Summary of Action

In 1999, the Federal Trade Commission entered an order against Jason P. Boreyko, his brother Benson K. Boreyko, and companies New Vision International, Inc. and NVI Promotions, L.L.C., that prohibits them (directly or through any corporation) from claiming that any dietary supplement, drug, or food can treat, cure, alleviate the symptoms of, prevent, or reduce the risk of developing any disease or disorder without having competent and reliable scientific evidence to substantiate the claim. investigated Jason Boreyko and his California-based multi-level marketing company SevenPoint2 and found evidence that Mr. Boreyko is violating the 1999 FTC Order. Specifically, SevenPoint2 makes — both directly, as well as through its distributors — numerous health and disease-treatment claims about its products.  And, upon information and belief, the company does not have any competent and reliable scientific evidence to substantiate these claims, as required by law, as well as the 1999 FTC Order.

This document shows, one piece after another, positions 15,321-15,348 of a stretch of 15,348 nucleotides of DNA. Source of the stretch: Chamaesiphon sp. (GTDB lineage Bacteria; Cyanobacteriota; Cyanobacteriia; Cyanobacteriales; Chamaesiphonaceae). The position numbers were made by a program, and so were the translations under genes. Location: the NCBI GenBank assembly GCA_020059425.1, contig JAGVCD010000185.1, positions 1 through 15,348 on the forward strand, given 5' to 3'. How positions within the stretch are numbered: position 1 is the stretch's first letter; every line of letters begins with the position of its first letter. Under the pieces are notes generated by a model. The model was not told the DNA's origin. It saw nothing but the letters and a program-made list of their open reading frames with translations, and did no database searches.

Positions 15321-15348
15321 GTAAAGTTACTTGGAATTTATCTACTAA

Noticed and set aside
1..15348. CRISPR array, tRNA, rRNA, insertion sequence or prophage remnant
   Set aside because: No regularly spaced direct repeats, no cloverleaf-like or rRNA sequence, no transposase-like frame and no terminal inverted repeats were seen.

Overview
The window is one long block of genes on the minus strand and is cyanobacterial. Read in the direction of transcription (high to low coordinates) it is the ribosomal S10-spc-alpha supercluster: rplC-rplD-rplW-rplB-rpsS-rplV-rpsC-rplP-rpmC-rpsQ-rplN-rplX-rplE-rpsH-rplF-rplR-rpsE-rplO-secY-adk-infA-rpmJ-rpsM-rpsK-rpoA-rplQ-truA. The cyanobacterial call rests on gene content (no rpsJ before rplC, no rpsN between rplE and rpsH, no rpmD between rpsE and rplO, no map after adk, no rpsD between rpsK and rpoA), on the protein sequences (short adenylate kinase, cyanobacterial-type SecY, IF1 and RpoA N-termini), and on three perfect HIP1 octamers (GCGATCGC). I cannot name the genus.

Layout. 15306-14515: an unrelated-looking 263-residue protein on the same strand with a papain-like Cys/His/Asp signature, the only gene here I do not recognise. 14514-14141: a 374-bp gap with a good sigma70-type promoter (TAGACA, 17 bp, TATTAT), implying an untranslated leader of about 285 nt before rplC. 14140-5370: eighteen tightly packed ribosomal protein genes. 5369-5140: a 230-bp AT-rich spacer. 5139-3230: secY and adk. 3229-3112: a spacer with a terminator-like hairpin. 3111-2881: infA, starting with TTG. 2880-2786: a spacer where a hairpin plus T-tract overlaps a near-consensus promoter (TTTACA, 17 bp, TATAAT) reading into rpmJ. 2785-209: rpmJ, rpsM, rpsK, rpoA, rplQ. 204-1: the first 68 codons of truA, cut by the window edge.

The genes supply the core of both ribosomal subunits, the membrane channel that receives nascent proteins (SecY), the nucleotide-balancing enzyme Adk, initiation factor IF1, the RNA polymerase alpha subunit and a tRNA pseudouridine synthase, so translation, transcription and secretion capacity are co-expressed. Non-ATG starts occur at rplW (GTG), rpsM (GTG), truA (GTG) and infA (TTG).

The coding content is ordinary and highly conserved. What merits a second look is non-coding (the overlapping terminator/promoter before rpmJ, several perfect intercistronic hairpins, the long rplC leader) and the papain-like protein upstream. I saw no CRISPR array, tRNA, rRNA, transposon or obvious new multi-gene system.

As a result, sent a letter on April 26, 2016 to the FTC notifying it of the violation.  More than a year later, SevenPoint2 informed that it had “successfully requested the removal and/or modification of the unsubstantiated disease and health claims” at issue.

Of note, previously investigated Jason Boreyko’s brother, Benson K. Boreyko, and his company, Vemma Nutrition Company, and found, among other things, that they have violated this very same 1999 FTC Order. For more information on’s investigation of Vemma, click here.

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